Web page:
Many cage set ups actually come with some artificial vines and foliage and these are perfectly acceptable options.
If you do choose to go with living plants, please make sure that you are not buying a toxic plant. Below is a list of a few species that we have used successfully in our set ups at Backwater Reptiles:
Hibiscus – This tropical plant has fairly large, green leaves and very gorgeous flowers when it blooms.
Ficus benjamina – This species of fig is commonly known as the weeping fig, Benjamin fig, or even simpler yet, the Ficus tree. Although this “plant” will eventually grow into a tree, if you purchase a young one at a hardware store, it will last you many years inside your chameleon’s enclosure.
Pothos Plant – Considered by many to be a classic house plant, the pothos plant is very easy to care for. It will grow quickly and “outward” unless you give it something to grab on to though, so we recommend a sturdy stick or branch to make it grow upwards within your chameleon’s cage.
Schefflera arboricola – We highly recommend this species if you want living plants in your chameleon cage. This species does very well under stress and doesn’t require much care to thrive.
The verdict – although we think living plants are more aesthetically pleasing, they can also add another layer of care to your chameleon set up. Not only will you have to care for a chameleon, but you’ll also have a plant to water and provide sunshine for.
Plastic foliage requires no additional care and is also easier to spot clean for feces and dead bugs.
What type of lighting and temperatures will my chameleon need?
Make sure that you provide a UVB light for your chameleon. It should sit atop the cage. You will also need to make sure that the foliage and climbing areas within the enclosure allow the chameleon to be within six inches of the UV light.
This distance is important because you don’t want to allow the chameleon to get too close to the light because it could unintentionally burn itself. But on the opposite side of the spectrum, if your chameleon can’t get close enough to the light, it won’t be able to properly absorb the rays and synthesize the vitamins that help it to develop strong bones.
At Backwater Reptiles, we prefer to use Zoo Med Reptisun 5.0 bulbs. We’ve had great success with these bulbs and we highly recommend them whenever people ask us. You can purchase the ones we use right on our website.
One quick note regarding all UV lights, whether they are used for a chameleon cage set up or for some other reptile – they need to be replaced every nine to twelve months. They lose their efficacy if you don’t replace them. We recommend changing sooner rather than later if you ever have doubts.
As far as temperature is concerned, we’ve found that room temperature tends to be just fine for most species of chameleons unless your ambient room temperature drops below seventy or above eighty-five degrees Fahrenheit.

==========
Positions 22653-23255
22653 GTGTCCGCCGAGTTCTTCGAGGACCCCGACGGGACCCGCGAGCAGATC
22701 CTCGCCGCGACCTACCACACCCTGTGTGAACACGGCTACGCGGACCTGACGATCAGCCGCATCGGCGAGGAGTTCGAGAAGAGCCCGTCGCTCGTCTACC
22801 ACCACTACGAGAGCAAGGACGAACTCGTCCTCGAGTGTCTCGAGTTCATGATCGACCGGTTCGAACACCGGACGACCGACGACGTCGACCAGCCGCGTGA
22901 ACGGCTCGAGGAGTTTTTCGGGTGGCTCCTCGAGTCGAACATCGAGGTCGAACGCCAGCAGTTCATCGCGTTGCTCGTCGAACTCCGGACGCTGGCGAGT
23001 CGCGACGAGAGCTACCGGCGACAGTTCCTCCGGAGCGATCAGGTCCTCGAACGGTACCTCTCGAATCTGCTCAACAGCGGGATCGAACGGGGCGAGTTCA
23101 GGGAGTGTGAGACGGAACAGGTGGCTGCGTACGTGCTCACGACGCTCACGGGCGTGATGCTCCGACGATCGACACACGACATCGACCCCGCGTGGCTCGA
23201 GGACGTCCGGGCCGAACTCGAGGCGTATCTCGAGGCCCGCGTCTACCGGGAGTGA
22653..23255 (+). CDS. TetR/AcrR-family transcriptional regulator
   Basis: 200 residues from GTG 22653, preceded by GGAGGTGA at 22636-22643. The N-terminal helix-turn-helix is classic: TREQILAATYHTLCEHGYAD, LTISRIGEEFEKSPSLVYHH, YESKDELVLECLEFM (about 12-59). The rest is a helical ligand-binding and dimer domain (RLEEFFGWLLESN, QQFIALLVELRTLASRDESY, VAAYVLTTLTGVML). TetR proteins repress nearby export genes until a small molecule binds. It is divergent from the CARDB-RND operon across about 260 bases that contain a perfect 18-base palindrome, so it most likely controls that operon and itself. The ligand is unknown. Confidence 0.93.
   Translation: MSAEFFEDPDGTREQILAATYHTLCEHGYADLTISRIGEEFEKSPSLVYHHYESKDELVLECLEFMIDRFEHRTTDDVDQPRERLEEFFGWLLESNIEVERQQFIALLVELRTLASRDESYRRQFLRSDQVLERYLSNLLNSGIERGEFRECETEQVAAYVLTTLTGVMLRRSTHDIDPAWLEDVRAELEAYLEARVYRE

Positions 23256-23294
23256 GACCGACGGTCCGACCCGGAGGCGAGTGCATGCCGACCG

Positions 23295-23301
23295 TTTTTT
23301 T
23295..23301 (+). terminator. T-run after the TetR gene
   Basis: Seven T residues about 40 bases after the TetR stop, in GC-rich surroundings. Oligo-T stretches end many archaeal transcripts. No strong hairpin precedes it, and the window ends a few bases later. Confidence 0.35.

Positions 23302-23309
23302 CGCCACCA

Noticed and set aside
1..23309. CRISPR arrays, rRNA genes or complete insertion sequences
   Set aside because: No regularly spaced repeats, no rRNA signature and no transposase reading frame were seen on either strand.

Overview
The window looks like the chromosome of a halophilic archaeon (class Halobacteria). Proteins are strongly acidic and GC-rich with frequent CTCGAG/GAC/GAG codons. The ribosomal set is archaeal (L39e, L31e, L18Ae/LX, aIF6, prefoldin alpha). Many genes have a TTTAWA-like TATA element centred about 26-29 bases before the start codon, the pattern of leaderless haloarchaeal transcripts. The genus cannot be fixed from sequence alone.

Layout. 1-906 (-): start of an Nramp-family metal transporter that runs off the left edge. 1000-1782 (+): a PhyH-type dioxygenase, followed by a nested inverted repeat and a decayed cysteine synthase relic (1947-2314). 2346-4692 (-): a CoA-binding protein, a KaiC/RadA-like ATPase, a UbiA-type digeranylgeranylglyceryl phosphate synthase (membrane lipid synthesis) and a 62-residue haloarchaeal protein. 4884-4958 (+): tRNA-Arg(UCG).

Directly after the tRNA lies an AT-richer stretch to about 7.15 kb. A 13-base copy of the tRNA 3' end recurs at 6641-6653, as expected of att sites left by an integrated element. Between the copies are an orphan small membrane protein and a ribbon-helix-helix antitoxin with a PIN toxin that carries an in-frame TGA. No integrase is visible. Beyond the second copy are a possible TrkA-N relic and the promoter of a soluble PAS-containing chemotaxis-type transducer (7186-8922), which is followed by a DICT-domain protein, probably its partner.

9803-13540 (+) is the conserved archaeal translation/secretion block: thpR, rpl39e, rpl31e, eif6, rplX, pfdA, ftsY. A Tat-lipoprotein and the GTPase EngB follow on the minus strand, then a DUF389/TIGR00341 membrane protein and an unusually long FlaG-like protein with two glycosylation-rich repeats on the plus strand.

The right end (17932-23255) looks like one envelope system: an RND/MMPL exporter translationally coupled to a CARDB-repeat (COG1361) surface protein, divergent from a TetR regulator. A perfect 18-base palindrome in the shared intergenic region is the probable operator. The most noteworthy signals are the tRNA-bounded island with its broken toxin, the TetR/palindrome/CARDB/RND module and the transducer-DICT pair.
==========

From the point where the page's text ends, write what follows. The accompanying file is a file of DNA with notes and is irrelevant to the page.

You can provide a basking heat lamp in addition to a UV light. The ambient temperature around the basking area should be between one hundred and one hundred ten degrees Fahrenheit. You should invest in a reptile heat gun in order to monitor both your ambient cage temperature as well as your basking spot temperature.
Does my chameleon need a water dish?
The shortest answer to this question is no, your chameleon does not need a water dish.
Chameleons actually don’t drink water from a bowl. In fact, they will die of dehydration before drinking water from a dish. They simply won’t recognize it as a source of hydration.
How then do you get a chameleon to drink water and stay healthy and hydrated? The answer is simpler than you might think. All you need to do is regularly mist inside the cage or provide some sort of drip system on top of the cage.
Because we have many cages and many chameleons to care for, at Backwater Reptiles we have automatic misters called monsoons on top of all our chameleon enclosures. However, these are rather pricey misting systems and we only really recommend them if you have multiple animals and a very busy schedule.
If you just have a single chameleon or even a breeding pair living in a single enclosure, there are many ways to make sure your chameleon gets water. The first way is to simply manually use a spray bottle and mist the cage several times per day.
You’ll want to make sure that in addition to creating humidity, you are spritzing in areas to collect water droplets on the leaves.
You can also buy an inexpensive drip system from just about any pet store. These drip systems are usually tubs with a spout that allows you to control the intensity of the drip.
And if you’re real thrifty, you can even hydrate your chameleon using a small, plastic, disposable cup! All you have to do is poke a small hole in the bottom of the cup, fill it with water and set it in a place atop the mesh cage where it will drip onto leaves and create small pools of water for your chameleon to lap up.
So, we’ve learned that you can choose to hydrate your pet chameleon using several methods – manually misting, setting up an automatic mist system, or creating some sort of dripping apparatus.
However, one thing is definitely clear – a water dish is not necessary and your chameleon will not drink from it.
Conclusion – Setting up a chameleon cage
Chameleons make fantastic and rewarding pets. They are so fun to show off to friends and family and many can even be trained to eat from your hand!
Setting up a proper environment where they can thrive is paramount. We hope that this blog article has helped you out with your own chameleon’s set up, whether you’re brand new to keeping chameleons or an experienced herp enthusiast.